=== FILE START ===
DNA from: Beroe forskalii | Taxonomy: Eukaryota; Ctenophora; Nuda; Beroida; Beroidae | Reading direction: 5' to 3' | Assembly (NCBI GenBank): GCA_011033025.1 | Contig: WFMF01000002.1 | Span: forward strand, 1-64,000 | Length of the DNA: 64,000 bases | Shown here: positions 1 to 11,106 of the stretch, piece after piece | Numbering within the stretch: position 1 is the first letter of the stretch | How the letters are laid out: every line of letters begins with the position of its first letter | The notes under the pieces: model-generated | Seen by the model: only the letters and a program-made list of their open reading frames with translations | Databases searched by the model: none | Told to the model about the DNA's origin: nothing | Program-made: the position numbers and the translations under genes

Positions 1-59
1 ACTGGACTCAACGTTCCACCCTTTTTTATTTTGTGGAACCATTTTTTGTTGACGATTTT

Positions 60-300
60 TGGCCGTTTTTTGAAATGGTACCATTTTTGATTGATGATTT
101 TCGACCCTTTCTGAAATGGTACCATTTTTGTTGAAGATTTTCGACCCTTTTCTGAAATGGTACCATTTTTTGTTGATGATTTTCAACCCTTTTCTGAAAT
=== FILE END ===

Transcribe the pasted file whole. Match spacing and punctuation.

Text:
DNA from: Beroe forskalii | Taxonomy: Eukaryota; Ctenophora; Nuda; Beroida; Beroidae | Reading direction: 5' to 3' | Assembly (NCBI GenBank): GCA_011033025.1 | Contig: WFMF01000002.1 | Span: forward strand, 1-64,000 | Length of the DNA: 64,000 bases | Shown here: positions 1 to 11,106 of the stretch, piece after piece | Numbering within the stretch: position 1 is the first letter of the stretch | How the letters are laid out: every line of letters begins with the position of its first letter | The notes under the pieces: model-generated | Seen by the model: only the letters and a program-made list of their open reading frames with translations | Databases searched by the model: none | Told to the model about the DNA's origin: nothing | Program-made: the position numbers and the translations under genes

Positions 1-59
1 ACTGGACTCAACGTTCCACCCTTTTTTATTTTGTGGAACCATTTTTTGTTGACGATTTT

Positions 60-300
60 TGGCCGTTTTTTGAAATGGTACCATTTTTGATTGATGATTT
101 TCGACCCTTTCTGAAATGGTACCATTTTTGTTGAAGATTTTCGACCCTTTTCTGAAATGGTACCATTTTTTGTTGATGATTTTCAACCCTTTTCTGAAAT